I have no idea who Miss Joan Ketchum was – probably some damn flapper – but apparently she had good taste in cocktails. This is another from Bar La Florida Cocktails (1935). It calls for Old Tom Gin, a specific type that, somewhat like Tanqueray Malacca, is a bit sweeter and more floral than your standard London Dry gin. I picked up a bottle of it a few weeks ago, and this is its inaugural run around these parts.
Most of the recipes from Bar La Florida Cocktails, like most from the Savoy Cocktail Book, use fractions rather than specific measurements. But this one, as happens from time to time, also has specific measurements for some ingredients, which leaves one wondering exactly how much should equate to the unspecified “1/2.”
1/2 Old Tom Gin
1/2 pineapple juice
1 teaspoon apricot brandy
1 teaspoon grenadine
Combine ingredients in a shaker with ice; shake and strain into a chilled cocktail glass.
The cherry was not specified; I improvised.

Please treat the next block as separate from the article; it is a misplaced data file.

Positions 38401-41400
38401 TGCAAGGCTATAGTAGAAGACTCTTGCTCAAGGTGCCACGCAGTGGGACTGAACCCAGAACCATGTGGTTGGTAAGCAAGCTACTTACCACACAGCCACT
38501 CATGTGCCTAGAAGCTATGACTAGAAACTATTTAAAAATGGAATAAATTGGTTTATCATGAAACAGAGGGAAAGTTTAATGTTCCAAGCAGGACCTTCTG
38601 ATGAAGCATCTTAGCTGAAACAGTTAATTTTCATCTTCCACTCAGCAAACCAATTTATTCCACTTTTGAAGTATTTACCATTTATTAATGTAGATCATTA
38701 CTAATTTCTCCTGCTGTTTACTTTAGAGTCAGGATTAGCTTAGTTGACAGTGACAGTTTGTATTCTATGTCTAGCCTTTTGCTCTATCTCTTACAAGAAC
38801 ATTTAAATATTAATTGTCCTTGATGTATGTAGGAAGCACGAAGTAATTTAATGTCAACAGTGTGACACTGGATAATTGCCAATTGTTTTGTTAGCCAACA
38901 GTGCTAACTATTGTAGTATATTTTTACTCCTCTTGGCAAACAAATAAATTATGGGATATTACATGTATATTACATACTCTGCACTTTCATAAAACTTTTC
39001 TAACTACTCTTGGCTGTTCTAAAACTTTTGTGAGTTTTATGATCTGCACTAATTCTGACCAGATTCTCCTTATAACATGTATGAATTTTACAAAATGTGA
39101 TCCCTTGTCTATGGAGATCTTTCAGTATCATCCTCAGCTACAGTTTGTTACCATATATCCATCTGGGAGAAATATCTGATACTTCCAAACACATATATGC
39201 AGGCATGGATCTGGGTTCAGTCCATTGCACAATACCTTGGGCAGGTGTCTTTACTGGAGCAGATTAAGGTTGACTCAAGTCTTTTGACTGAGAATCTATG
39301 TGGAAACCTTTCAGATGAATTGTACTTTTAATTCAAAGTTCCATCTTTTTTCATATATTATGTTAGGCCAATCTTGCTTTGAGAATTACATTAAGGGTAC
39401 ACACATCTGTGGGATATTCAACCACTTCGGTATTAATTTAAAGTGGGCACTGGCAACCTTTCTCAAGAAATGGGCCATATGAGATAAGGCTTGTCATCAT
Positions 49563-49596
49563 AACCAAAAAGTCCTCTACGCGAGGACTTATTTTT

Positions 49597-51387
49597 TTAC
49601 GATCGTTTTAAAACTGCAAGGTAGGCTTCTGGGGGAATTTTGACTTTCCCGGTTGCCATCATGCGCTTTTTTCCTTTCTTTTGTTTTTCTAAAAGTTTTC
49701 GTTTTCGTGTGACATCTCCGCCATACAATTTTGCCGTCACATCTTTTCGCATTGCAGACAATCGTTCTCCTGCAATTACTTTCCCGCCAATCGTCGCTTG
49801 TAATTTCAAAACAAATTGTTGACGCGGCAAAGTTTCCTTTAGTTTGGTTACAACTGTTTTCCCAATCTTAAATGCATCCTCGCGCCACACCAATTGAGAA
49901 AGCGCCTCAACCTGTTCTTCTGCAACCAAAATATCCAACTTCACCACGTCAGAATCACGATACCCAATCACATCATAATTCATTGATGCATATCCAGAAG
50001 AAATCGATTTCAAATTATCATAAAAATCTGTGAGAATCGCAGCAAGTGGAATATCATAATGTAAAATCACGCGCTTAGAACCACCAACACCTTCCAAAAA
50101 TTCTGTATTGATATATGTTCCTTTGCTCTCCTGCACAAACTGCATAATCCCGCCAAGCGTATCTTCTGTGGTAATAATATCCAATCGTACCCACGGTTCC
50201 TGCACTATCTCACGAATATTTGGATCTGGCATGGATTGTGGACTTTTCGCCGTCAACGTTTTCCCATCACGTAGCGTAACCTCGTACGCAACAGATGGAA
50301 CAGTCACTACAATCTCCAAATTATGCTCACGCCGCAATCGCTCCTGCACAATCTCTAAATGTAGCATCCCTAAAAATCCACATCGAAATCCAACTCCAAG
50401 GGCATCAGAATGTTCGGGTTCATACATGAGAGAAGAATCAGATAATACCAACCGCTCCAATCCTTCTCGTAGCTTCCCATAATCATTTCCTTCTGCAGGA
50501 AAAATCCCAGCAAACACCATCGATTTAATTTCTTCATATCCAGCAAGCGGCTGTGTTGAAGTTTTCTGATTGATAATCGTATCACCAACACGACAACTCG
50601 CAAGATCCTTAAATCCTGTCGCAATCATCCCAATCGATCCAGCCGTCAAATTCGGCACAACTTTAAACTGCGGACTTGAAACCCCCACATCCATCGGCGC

I decided on 2.5 ounces for the gin and pineapple juice. I think it was a good choice; nothing seems overpowered. The Old Tom gin is not quite as fruity/floral as the Malacca, but definitely has a sweeter flavor profile than London Dry. It combines nicely with the pineapple juice. The apricot brandy makes a noteworthy contribution, despite its minor quantity. The grenadine doesn’t make much of an appearance on the palate, but I feel like it’s working its magic in the background. Like good cocktails tend to do, this one achieves something new out of its constituent ingredients. While there’s definitely an overarching pineapple-y thing going on, there’s more to it than that. Imagine, perhaps, pineapple upside-down cake fermented and liquified. Er…no, don’t do that. Sorry. It’s actually reminiscent of the Mary Pickford, one of my all time favorites, which is equal parts rum and pineapple juice, plus a little Maraschino and grenadine. So I guess that makes sense. Anyway, this is another winner. Five livers.